Looking ahead to the prospect of AI-mediated communities, the gradual timeline for exploring possibility spaces in protocols is likely to be accelerated. Instead of spanning generations, I anticipate AI and automation will be able to rapidly test boundaries, shift scales, and generate ideas for human consideration within a matter of years or even months. The implications are fascinating given that protocols are perpetually provisional. Their possibility spaces will be revealed not through the slow march of time, but through stretching of their seams by both human ingenuity and automation.

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I’m always wary of exploiting wiggle room because you never know when they might tighten it up and kill your whole thing. It’s like closing loopholes in laws or tweaking APIs.

And of course there’s an xkcd for that. xkcd: Workflow

I think the people who are able to harness the value and expressivity of Lego are a small fraction of a percentage. From talking to kids/parents recently about their experience of Lego, it does seem like they’ve moved away from interchangeable blocks that start with the value of expressivity to specific kits (harry potter, bionics) that are more build once and display/play with forever. Leads to more total legos being sold, but lowers the overall builds.

I think there’s an analogy there worth noting which is that the popularization of a protocol can lead to managed, specialized kits that limit the experience of a substantial portion of the population (like blockchain API wrappers that manage decentralized operations by abstracting away complexity and creating another layer of centralization).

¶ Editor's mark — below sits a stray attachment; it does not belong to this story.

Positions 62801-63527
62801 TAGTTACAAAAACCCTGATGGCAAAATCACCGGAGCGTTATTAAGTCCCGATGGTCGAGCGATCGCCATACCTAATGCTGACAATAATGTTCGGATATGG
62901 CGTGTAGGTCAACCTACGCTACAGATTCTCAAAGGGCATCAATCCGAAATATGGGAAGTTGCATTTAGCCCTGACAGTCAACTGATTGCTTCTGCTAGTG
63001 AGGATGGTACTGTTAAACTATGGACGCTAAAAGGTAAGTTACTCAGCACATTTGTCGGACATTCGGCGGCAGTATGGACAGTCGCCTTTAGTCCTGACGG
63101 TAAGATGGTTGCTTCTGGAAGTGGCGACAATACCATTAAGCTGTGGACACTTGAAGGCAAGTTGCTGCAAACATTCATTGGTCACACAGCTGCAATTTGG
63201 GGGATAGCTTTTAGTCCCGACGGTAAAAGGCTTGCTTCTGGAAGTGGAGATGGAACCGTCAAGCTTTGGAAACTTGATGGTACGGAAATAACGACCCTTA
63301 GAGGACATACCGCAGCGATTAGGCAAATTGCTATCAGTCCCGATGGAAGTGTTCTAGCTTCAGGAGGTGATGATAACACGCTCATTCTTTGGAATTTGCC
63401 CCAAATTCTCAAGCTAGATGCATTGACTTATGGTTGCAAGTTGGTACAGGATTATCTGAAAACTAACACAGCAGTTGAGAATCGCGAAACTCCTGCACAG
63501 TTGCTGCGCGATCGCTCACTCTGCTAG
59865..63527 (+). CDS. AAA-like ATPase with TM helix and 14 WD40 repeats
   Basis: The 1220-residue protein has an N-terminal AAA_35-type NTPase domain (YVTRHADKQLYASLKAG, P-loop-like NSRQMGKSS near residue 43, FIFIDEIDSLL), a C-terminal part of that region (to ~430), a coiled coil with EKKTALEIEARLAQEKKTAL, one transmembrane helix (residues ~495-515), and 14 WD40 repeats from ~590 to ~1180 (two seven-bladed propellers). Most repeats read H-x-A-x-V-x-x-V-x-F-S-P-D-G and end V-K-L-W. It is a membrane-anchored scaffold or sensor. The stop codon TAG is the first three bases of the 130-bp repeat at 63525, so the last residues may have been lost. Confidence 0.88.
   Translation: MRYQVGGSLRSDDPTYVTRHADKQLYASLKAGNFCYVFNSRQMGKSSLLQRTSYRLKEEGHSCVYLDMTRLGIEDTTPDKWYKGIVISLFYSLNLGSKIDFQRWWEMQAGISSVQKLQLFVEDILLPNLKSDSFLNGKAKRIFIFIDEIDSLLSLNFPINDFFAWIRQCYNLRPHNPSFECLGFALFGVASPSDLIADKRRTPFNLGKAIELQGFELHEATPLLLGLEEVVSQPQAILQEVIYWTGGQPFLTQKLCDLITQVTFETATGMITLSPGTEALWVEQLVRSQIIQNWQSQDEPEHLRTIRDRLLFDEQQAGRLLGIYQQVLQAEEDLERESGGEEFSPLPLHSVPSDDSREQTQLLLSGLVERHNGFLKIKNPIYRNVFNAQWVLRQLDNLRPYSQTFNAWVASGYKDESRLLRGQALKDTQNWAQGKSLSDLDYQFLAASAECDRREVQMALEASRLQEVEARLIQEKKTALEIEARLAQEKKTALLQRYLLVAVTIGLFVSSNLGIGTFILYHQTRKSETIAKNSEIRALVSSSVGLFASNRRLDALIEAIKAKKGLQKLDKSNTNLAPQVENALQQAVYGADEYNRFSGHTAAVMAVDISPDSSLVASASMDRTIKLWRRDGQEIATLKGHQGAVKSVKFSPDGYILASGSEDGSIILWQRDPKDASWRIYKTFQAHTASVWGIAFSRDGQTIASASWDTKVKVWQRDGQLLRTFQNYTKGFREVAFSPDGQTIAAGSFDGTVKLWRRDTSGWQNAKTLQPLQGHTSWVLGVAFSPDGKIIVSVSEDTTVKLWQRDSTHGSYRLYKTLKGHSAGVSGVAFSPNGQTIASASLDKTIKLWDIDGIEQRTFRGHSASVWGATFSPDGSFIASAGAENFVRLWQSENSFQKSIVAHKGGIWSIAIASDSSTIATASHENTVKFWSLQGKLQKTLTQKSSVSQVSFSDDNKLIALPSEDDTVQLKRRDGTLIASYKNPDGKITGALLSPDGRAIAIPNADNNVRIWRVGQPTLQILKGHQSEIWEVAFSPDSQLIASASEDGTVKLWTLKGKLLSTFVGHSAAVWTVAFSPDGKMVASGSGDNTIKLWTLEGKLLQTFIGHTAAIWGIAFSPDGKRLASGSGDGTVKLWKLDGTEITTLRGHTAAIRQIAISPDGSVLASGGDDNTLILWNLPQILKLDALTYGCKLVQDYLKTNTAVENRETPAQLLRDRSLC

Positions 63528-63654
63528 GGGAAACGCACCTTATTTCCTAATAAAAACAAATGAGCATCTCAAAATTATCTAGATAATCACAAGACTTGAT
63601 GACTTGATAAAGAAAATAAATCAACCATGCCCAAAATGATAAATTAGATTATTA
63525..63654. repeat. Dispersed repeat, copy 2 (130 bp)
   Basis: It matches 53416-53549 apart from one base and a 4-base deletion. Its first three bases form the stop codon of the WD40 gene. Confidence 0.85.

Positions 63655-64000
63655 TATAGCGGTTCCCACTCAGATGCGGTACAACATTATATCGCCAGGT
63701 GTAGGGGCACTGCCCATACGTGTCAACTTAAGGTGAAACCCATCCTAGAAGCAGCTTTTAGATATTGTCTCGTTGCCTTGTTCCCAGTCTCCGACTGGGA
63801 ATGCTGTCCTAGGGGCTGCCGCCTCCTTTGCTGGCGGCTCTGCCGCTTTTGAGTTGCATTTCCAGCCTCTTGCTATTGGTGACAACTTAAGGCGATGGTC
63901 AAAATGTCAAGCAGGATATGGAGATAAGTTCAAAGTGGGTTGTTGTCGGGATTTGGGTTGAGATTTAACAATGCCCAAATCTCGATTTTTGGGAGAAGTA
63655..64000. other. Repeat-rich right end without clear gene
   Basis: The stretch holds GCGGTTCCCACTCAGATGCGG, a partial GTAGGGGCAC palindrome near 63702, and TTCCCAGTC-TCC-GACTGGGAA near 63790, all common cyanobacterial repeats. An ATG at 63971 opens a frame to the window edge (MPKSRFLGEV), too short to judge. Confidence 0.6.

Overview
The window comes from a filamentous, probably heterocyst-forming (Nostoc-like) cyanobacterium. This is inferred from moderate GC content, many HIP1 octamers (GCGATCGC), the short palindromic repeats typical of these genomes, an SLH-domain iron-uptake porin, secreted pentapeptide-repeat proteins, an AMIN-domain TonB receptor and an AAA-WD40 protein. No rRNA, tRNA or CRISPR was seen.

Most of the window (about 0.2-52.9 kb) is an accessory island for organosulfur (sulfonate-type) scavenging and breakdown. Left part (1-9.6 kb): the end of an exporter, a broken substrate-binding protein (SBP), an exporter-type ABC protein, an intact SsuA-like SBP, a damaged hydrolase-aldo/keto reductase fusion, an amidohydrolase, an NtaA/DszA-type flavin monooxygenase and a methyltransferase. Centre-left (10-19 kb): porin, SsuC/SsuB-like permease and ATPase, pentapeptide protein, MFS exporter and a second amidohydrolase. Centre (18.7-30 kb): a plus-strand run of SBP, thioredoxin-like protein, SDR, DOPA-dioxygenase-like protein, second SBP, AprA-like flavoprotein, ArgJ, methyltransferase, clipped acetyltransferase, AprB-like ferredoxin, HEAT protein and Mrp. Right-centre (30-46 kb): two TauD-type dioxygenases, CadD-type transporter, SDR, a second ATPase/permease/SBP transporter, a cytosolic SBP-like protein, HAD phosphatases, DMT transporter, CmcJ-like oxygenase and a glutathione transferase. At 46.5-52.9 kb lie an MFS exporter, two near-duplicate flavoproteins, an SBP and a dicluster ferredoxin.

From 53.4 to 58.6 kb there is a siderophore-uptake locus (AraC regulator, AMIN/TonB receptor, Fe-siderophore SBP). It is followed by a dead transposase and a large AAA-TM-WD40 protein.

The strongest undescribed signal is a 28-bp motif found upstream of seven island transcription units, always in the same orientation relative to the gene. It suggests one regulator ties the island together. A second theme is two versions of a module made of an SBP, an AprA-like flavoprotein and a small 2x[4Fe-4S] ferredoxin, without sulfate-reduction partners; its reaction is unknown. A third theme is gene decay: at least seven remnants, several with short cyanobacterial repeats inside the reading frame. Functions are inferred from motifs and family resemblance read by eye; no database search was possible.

It’s interesting to see LEGO discussed here independently of the terminology and platforms I got used to thinking about it in terms of during my brief foray into online LEGO communities in the early 2000s. Being introduced to the sideways/alternative building options of “SNOT” (studs not on top) and “SNIR” (studs not in row) as specific new methodologies felt revolutionary, and the fact that they were encapsulated under such definitive terms maybe made them seem more like inventions or breakthroughs.

It’s also funny in general how so many abbreviations get thrown around (below is a list including some I’m not yet familiar with); a lot of the anacronyms are of course juvenile-sounding, maybe reflecting the nature of LEGO as a toy, but the repeated reliance on abbreviations also feels slightly military-esque in a way.